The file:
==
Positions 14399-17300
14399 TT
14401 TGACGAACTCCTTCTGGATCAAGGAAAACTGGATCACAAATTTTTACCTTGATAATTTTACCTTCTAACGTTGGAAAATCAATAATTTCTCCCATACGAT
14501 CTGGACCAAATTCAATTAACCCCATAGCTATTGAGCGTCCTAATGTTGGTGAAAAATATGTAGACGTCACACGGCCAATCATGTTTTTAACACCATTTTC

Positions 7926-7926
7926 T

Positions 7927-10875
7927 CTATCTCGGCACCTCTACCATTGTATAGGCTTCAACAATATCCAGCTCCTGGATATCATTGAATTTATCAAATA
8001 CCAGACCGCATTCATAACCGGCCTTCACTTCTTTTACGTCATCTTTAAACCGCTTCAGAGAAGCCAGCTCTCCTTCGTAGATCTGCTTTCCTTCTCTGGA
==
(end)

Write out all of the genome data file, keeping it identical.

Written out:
Positions 14399-17300
14399 TT
14401 TGACGAACTCCTTCTGGATCAAGGAAAACTGGATCACAAATTTTTACCTTGATAATTTTACCTTCTAACGTTGGAAAATCAATAATTTCTCCCATACGAT
14501 CTGGACCAAATTCAATTAACCCCATAGCTATTGAGCGTCCTAATGTTGGTGAAAAATATGTAGACGTCACACGGCCAATCATGTTTTTAACACCATTTTC

Positions 7926-7926
7926 T

Positions 7927-10875
7927 CTATCTCGGCACCTCTACCATTGTATAGGCTTCAACAATATCCAGCTCCTGGATATCATTGAATTTATCAAATA
8001 CCAGACCGCATTCATAACCGGCCTTCACTTCTTTTACGTCATCTTTAAACCGCTTCAGAGAAGCCAGCTCTCCTTCGTAGATCTGCTTTCCTTCTCTGGA